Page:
Potential Olympic host cities are evaluated on 18 different eligibility criteria and voted on by the International Olympic Committee. Rio de Janeiro was evaluated on its security, transportation, construction plans and more—so it is any wonder why it was deemed fit for hosting with its myriad of internal issues and social strife.

Now that the Olympic Games are over, time will tell if Brazil can transform its societal infrastructure on its own or if it will receive the help it needs to recover.

In face of intolerant politics, acceptance and diversity vital

A recent editorial in The New York Times describes a former United States senator's experience falling in love with a man after his wife's death—and it echoes a small, yet important sentiment in the landscape of American politics.

Former Pennsylvania Sen. Harris Wofford announced his upcoming marriage to a man 50 years his junior, whom he met a few years after his wife's passing. Wofford said he does not label himself based on the people he loves, but his story relates to many in the LGBTQ+ community. At a time when LGBTQ+ issues are dominating headlines about gender-neutral bathrooms and discriminatory North Carolina legislation, it is refreshing to see stories of politicians coming out in acceptance of diversity in the face of prejudice and intolerance.

The controversy over North Carolina's discriminatory anti-LGBTQ+ policies—in addition to the recent comments by a North Carolina senator claiming the state needs to “stay straight”—is exhausting and frustrating for many on the other side of the debate. With the legalization of same-sex marriage in June 2015—which Wofford said he thought would be impossible to accomplish in his lifetime—comes the inevitable backlash from more conservative perspectives.

There have been many LGBTQ+ politicians in American politics and history—especially on the left-wing side—but the inclusion of diverse identities in politics seems more important than ever, as our country faces increasing pressure to adhere to more restrictive and traditional “values” and policies. In the current election season, most Republican presidential candidates have established anti-LGBTQ+ platforms that unfortunately attract a large population of conservative voters.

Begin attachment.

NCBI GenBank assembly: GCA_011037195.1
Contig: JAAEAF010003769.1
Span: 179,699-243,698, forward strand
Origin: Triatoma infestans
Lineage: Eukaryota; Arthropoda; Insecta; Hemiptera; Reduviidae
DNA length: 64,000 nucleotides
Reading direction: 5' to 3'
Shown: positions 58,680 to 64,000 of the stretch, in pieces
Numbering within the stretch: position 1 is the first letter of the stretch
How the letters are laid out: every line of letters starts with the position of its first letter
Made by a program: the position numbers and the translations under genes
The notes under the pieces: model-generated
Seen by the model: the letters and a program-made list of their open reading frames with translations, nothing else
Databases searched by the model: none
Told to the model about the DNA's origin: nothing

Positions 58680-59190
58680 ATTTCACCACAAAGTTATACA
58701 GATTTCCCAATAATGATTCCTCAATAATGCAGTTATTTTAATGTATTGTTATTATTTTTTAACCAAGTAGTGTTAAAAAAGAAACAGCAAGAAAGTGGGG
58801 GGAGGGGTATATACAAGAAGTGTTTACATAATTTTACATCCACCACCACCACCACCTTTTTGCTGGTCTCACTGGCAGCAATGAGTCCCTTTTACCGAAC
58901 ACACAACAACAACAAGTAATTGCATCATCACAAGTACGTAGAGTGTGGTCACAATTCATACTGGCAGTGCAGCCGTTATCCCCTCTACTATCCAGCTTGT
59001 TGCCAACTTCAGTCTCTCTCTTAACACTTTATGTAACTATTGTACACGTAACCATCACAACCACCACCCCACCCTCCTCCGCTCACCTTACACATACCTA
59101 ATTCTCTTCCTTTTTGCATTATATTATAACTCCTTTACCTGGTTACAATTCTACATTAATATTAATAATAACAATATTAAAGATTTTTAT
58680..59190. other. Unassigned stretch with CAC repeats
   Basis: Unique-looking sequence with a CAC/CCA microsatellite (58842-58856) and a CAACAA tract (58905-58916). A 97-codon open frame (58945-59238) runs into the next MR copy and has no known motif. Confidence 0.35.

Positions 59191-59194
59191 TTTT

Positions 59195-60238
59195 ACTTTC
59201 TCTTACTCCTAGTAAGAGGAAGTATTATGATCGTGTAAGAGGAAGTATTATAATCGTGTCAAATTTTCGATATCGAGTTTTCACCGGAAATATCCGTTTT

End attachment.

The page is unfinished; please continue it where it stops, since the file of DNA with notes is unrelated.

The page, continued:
Wofford's piece is optimistic about the country's future, despite growing right-wing concern over reverting back to traditional American values that would make the country “great again.” Our college-aged generation has a potentially strong influence on the current election, and with ideas of acceptance and diversity in our minds, the tolerant future Wofford did not believe he would live to see will win over the hate and ignorance our country currently faces.

Racial profiling continues targeting, harming individuals

As college students who stay up-to-date on current events, we’re unfortunately familiar with instances of racial profiling. When students at Geneseo report alleged incidents of racial profiling in our own community, it’s something important that we need to pay attention to. Recent high-profile incidents of racial profiling that occurred in California remind us that not only our direct community, but also our country as a whole has a long way to go to end baseless and unwarranted racist harassment.

A University of California, Berkeley student was recently removed from a Southwest Airlines flight after a nearby passenger became nervous that the student spoke Arabic on the phone. The student—who is Iraqi—was talking to his uncle in Baghdad about a speech he recently attended led by a United Nations official. After the call, a female passenger reported him to the flight crew, claiming she overheard him making “potentially threatening comments.”